ST MARGARET’s C of E Primary School in Toppesfield, Essex — a Victorian village school with just 63 pupils — was ranked first in this year’s primary-school league tables, announced on Thursday of last week. The tables are compiled from the results of the annual Year 6 attainment tests.
One in four of all primaries are C of E foundations, and a total of 88 C of E schools were among the 194 primaries in England where all Year 6 children (aged ten and 11) achieved the expected Level 4 in English and maths. Six were among the top ten. As well as St Margaret’s, they were: Clatford, Hampshire; Orchard Primary, Broughton Astley; Bladon Primary, Oxfordshire; St Mary’s Primary, York; and Ashhurst Primary, West Sussex.
At St Margaret’s, the six pupils in Year 6 achieved level 5, the standard aimed at by 14-year-olds. The head teacher, Kim Hall, said that the secret of the voluntary aided school’s success was its strong Christian values and the strong support received from the local community. “We all — pupils and staff — care for each other, and we’re very much part of the community.”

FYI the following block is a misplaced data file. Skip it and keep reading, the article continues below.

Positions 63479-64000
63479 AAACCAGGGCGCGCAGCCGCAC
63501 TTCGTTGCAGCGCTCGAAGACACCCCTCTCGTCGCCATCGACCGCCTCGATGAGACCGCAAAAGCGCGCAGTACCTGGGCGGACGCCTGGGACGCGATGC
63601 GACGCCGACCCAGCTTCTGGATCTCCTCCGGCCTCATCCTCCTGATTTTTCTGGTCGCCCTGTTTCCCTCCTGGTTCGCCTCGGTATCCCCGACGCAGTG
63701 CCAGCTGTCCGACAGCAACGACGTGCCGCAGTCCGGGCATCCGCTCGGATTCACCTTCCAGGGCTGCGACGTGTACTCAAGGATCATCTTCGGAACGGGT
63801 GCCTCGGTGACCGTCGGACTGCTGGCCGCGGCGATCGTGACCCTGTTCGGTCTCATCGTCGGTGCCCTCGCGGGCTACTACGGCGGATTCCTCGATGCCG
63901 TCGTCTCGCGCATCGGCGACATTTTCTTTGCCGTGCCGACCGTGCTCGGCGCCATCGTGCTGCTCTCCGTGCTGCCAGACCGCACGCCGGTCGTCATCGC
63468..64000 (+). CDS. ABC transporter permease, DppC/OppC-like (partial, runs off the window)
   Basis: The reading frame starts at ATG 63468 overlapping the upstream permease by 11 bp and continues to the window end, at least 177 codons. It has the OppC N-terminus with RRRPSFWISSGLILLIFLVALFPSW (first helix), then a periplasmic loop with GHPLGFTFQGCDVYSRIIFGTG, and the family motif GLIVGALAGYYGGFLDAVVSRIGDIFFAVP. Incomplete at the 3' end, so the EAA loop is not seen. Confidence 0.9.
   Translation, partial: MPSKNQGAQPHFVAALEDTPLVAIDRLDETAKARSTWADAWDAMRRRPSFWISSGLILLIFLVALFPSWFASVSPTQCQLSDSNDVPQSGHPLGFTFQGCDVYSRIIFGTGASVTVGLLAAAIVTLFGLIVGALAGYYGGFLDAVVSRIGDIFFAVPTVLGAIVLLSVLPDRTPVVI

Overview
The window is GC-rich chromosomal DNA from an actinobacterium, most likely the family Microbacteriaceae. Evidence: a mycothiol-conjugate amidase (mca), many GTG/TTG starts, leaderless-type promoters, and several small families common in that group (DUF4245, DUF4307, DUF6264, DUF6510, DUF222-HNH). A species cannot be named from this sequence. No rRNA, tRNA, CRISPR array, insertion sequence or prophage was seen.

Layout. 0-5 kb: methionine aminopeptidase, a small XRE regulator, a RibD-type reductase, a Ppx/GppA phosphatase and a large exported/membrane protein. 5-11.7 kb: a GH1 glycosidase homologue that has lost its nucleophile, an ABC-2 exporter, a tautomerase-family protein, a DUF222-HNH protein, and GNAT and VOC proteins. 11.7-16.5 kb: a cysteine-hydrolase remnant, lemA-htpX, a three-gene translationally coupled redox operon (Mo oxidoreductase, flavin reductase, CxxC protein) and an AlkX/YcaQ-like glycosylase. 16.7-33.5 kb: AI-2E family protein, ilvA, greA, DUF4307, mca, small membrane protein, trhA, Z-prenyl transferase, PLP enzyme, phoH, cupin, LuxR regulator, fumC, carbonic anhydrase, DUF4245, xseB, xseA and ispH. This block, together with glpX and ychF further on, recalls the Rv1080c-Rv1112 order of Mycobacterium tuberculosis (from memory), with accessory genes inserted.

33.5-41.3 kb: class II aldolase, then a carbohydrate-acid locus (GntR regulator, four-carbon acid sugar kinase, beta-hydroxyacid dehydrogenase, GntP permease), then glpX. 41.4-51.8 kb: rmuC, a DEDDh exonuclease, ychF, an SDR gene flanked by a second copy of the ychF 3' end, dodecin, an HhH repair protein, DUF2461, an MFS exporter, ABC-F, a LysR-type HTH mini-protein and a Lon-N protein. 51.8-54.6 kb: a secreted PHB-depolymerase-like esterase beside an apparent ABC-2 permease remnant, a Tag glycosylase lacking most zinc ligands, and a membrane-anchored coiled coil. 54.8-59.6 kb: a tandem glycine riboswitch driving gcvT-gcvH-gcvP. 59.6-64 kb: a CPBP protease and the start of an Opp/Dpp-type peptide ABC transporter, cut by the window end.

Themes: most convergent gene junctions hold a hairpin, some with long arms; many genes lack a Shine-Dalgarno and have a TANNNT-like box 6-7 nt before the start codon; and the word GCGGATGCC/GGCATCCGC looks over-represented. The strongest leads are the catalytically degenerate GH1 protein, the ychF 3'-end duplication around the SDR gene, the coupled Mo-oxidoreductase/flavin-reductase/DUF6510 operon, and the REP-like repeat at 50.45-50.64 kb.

Fifty-six C of E schools were among the 199 primaries with the lowest results, where fewer than 38 per cent of Year 6 children achieved Level 4. Two of these, Barrington, Cambridgshire, and Sutton Courtenay, Oxfordshire, were among the ten lowest achievers: only 14 per cent of Year 6 pupils achieved Level 4.
The director of education for Ely diocese, Canon Tim Elbourne, said: “Schools in Ely diocese scored near the top and near the bottom of the league tables. A significant factor is that these are very small schools, with Year 6 cohorts of eight or fewer; so the performance and circumstances of a handful of children can have a huge bearing on the statistics from year to year. We are confident that Barrington is, and will remain, a good school.”
Barrington had recently received a Healthy School Award.
The director of education for Oxford diocese, Anne Davey, said that, while pupils at Sutton Courtenay had made good progress in English, some had failed to reach the required standard in maths. The school was working with advisers to improve in maths. OFSTED inspectors had praised pupils’ spiritual and moral understanding, she said.